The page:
Did you know that between 94-99% of domestic violence survivors have also experienced economic abuse? Victims of domestic violence may be unable to leave an abusive partner for economic reasons.
In Faye’s situation, systemic financial abuse led her to being homeless with her abuser after their fourth eviction. The financial abuse started out rather insignificantly; he had moved from out of state and was looking for work in a field where there wasn’t much opportunity. At first, Faye was comfortable leaving small amounts of money in case he needed something during the day while she was at work.
Over time, as did all the forms of abuse she endured, the financial abuse escalated. He started demanding money, questioning her spending, and asking her to pay a bill or two late. When she would refuse, he would force her to submit to his will. Other times, they would end up wrestling over her purse because she was trying to keep him from taking her credit cards from her wallet.
Faye resorted to hiding her bag, but he eventually found it. One night when she was asleep, he took her debit card and left. She was horrified to discover that he withdrew her paycheck and overdrew her account by $1,000. She was forced into a payment plan despite her objections; when it happened a second time, she was unable to pay it off. They closed her accounts and seized what was in her savings and she was unable to have an account.
He began running up Faye’s bills, forbade her to pay others, and started confiscating paychecks. By the middle of the year, her landlord evicted them from their apartment. They were evicted from three other apartments due to this abuse. In between apartments they lived in their car for months on end. During the days when she wasn’t at work, they would go to public parks and spend the entire day there until it was dark. A few of the parks were along a river and sometimes Faye sat there and imagined herself being enveloped by the murky water and escaping the nightmare that had become her life.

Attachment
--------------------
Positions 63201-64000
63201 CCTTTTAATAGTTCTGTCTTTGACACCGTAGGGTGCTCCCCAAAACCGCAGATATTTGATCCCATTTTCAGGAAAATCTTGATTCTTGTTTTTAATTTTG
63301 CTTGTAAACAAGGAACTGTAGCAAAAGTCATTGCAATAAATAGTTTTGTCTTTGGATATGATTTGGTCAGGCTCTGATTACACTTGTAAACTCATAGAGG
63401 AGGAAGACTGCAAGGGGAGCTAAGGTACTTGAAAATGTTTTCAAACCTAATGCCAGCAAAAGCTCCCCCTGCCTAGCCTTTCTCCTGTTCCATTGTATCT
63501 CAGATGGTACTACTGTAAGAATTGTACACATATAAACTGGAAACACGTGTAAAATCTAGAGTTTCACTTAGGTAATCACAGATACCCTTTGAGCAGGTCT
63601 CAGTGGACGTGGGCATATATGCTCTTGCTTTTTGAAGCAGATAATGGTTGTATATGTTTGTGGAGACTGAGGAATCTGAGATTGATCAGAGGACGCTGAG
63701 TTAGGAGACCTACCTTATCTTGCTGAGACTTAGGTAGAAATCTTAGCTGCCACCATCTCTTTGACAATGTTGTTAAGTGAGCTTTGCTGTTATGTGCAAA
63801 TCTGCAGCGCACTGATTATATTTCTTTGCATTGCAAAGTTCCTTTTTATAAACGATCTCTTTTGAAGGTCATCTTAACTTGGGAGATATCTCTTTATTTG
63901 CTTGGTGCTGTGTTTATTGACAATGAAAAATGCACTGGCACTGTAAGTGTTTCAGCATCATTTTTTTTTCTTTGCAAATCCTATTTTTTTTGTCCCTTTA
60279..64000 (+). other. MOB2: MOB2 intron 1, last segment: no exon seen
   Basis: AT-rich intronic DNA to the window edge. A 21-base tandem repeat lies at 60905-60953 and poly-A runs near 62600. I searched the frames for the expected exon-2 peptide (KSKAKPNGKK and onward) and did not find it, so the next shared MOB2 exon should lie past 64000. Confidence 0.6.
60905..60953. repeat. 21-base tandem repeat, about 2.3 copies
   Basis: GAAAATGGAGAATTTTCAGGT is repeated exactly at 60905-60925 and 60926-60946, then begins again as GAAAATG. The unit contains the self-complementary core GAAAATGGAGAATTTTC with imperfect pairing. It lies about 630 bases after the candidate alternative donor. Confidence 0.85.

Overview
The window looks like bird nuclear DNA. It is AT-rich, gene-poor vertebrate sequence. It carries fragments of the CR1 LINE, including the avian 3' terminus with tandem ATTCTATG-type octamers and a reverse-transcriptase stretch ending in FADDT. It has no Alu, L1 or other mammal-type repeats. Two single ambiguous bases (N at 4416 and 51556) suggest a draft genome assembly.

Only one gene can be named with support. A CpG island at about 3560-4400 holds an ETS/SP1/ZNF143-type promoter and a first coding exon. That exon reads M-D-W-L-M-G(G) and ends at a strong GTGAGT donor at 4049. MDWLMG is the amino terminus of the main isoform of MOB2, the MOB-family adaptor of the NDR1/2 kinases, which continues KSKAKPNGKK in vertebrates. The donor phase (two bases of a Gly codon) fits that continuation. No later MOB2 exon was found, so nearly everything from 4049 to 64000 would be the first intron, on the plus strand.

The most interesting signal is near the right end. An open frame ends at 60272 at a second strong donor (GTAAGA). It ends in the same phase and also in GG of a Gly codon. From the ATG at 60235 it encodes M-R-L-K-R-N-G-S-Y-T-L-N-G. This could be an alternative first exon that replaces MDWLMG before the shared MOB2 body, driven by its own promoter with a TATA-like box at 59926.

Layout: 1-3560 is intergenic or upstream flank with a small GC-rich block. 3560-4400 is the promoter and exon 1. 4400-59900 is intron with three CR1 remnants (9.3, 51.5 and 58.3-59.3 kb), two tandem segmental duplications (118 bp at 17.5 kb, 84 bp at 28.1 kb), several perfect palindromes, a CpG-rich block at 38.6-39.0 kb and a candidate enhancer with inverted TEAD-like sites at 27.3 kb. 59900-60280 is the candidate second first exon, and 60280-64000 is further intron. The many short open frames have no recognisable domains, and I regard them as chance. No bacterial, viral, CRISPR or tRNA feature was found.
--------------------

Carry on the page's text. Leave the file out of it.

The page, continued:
At night they would park at a truck stop and sleep. Faye felt liked a caged animal; trapped in steel and glass with her abuser. She never felt safe. Despite being approved for a fifth apartment, it continued to get worse. In total, they had four complete evictions and were on eviction five when she left. She lost everything she owned – all of her memories, clothes, and furniture.
When Faye finally left, she had only the clothes she was wearing and what was in her purse. She managed to sneak her debit card out of his wallet when he was on the phone, but he had already taken the money the night before. The financial damages of that relationship were crushing; he had stolen about $70,000, left massive debts, caused four evictions, defaulted student loans, and tax liens. She lost everything she owned. In total, she was left with about $200,000 in losses.
Despite the oppressive level of financial damage Faye sustained, she had someone who could take her in. This one thing that prevented her from being homeless a second time. This person also encouraged Faye to seek help at the Women’s Center.
Although financial abuse is finally becoming an integral part of the conversation on domestic violence, homelessness is still very much taboo. We need to continue to raise our voices and shed light on experiences that often remain hidden in the darkness. Survivors of domestic violence must continue to break their silence on issues such as homelessness and financial abuse to empower themselves and others to take steps toward independence and freedom.
The Women’s Center of Greater Lansing helps women achieve financial independence, no matter their situations. We provide career counseling, resume and cover letter preparation, financial counseling, a professional clothing closet, and a variety of resources. We are here to help.
If you think your partner is abusing you financially, seek assistance by calling the Women’s Center of Greater Lansing at (517) 372-9163 or the National Domestic Violence Hotline at 1-800-799-SAFE (7233)